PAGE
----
Harris Rolls Out a Donor-Advised Fund With National Philanthropic Trust

NPT will also manage Harris myCFO Foundation assets

Harris has launched the Harris Charitable Fund Program under the sponsorship and management of National Philanthropic Trust (NPT), a national public charity and major donor-advised fund (DAF) provider, the two organizations announced Tuesday, August 24. In addition, Harris myCFO Foundation, a public charity, has granted its assets to NPT, which will administer the granted assets under the Harris Charitable Fund Program.

The new Harris program is a private-label relationship that NPT offers to financial service firms, Andrew Hastings, NPT's vice president for external affairs, said in a joint telephone interview with Claudia Sangster, Harris Bank's director of philanthropy, estate and trust services. "We're providing the back office, the day-to-day operations, the charitable administration of the program so that Harris can focus on their core competency, which is investment management and providing their clients sound financial advice and services, of which charitable giving and DAFs are a part."

The Harris DAF can accept a wide variety of assets from donors, including cash, appreciated stock, bonds, mutual funds, restricted and closely held or non-publicly traded securities, real estate, limited partnerships, deferred gifts and other illiquid assets, Sangster said. But like any charity, it has the right to refuse a gift. According to Hastings, NPT evaluates each one on a case-by-case basis. "Often, the issue isn't so much our willingness to accept a gift," he said. "It may be the tax consequences to the donor that may stop them from making the gift because they may be exposed to capital gains tax or unrelated business income tax that may reduce the overall deductibility of the gift."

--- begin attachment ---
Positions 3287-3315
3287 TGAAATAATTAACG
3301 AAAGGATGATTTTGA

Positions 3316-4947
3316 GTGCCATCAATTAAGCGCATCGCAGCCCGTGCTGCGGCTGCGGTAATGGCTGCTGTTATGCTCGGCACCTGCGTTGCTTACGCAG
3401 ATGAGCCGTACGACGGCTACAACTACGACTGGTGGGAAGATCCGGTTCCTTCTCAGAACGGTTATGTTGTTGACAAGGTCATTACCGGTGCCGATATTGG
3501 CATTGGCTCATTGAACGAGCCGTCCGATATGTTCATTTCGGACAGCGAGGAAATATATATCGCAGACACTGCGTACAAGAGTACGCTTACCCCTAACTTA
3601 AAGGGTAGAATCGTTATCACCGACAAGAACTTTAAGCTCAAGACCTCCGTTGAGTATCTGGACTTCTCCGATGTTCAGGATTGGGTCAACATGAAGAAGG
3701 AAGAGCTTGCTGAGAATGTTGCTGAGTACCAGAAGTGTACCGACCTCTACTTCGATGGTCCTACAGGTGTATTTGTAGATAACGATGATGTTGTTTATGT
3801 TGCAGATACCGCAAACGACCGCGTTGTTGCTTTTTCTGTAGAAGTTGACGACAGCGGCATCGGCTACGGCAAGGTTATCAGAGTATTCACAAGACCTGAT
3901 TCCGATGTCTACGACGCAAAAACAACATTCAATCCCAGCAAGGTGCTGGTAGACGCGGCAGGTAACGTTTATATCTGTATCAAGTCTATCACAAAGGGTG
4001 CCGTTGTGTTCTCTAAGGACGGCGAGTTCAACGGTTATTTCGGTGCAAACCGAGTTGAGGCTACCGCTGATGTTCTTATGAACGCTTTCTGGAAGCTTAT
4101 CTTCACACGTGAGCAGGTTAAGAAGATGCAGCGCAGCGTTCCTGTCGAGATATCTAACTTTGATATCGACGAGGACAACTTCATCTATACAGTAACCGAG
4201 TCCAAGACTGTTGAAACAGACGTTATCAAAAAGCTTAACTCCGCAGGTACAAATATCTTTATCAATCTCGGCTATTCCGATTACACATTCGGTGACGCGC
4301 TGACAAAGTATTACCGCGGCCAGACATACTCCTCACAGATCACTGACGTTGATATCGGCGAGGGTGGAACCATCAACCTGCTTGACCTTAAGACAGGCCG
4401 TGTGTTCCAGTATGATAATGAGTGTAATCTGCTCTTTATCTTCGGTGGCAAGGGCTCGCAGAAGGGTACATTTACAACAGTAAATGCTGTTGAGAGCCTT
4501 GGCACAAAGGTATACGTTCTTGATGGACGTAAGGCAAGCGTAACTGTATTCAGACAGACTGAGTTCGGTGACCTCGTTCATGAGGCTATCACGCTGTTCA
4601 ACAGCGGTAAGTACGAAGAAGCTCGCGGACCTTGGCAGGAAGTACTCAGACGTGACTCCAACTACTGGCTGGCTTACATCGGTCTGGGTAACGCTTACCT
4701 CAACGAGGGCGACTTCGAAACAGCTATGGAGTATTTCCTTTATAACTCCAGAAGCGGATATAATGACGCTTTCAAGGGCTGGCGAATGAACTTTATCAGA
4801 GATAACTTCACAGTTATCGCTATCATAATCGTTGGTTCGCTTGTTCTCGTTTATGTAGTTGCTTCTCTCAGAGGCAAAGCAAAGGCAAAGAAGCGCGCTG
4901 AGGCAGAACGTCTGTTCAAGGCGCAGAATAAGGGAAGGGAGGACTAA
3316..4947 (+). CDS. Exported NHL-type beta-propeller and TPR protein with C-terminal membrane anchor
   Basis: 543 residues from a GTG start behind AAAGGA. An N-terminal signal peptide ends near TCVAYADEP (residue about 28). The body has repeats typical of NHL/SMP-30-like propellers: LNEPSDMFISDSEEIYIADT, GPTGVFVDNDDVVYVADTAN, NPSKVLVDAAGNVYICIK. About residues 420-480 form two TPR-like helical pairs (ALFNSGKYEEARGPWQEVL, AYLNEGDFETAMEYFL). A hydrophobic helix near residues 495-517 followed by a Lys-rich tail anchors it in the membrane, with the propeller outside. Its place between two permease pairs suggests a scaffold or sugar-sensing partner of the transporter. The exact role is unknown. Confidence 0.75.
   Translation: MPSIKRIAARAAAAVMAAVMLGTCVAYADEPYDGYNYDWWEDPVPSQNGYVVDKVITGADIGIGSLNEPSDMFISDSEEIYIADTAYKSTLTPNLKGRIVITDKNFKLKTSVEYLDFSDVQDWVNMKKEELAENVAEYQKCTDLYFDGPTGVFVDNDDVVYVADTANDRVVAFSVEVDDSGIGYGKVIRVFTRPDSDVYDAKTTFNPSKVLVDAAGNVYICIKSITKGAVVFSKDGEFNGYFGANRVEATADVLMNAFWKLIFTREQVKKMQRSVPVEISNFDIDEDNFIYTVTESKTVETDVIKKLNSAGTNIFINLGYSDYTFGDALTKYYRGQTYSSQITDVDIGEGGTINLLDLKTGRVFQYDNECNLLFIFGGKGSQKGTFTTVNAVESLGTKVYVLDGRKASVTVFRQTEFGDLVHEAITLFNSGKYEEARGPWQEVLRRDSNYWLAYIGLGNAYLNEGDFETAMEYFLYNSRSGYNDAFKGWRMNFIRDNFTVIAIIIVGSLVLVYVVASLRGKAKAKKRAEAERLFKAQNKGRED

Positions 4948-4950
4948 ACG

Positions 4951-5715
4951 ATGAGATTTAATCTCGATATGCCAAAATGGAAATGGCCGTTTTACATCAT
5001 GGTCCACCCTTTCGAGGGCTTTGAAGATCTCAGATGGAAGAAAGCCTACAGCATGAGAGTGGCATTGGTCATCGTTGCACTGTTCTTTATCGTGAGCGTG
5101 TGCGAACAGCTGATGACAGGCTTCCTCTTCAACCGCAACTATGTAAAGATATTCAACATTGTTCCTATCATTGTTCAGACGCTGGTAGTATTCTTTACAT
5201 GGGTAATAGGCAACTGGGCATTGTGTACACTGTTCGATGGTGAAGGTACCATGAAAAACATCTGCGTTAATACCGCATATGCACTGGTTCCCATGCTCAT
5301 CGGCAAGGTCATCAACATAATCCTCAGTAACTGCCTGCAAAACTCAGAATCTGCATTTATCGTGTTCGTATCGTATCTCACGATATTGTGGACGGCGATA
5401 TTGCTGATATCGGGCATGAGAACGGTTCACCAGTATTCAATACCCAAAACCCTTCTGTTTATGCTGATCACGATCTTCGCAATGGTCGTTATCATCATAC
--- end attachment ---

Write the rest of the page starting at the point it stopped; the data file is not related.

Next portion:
Sangster said the DAF offers donors four investment pools designed to reflect their philosophy on investment risk, reward and time horizon for grant recommendations: highly conservative, income, moderate and growth. Each account has one or more advisors who make grant recommendations. Because of the way a DAF works, donors themselves can express their grant preferences, but cannot require that donations go the charities they designate. [A donor to a DAF takes a tax write-off on the contributed assets, thereby ceding "ownership" of the assets to the DAF.]

Sangster said donors in the Harris DAF range across a wide spectrum of wealth, from those with quite modest means to ultra wealthy families. The minimum first grant recommendation is $250. She said donors set up a DAF account because the structure is straightforward and flexible, and it allows them time for thoughtful giving as opposed to rushing to write checks on the last calendar day of the year. "Our clients are looking for a simple solution or because they're too busy to operate another business-a foundation," she said.

Hastings noted that donors have 1.4 million U.S.-based charities from which to choose. "We can support any qualified charity for any qualified charitable purpose," he said.

NPT can also facilitate grants to foreign charities. Sangster said this rare capability among charitable organizations was one of NPT's chief attractions as a collaborator for Harris. She said Harris myCFO Foundation was originally set up in part to address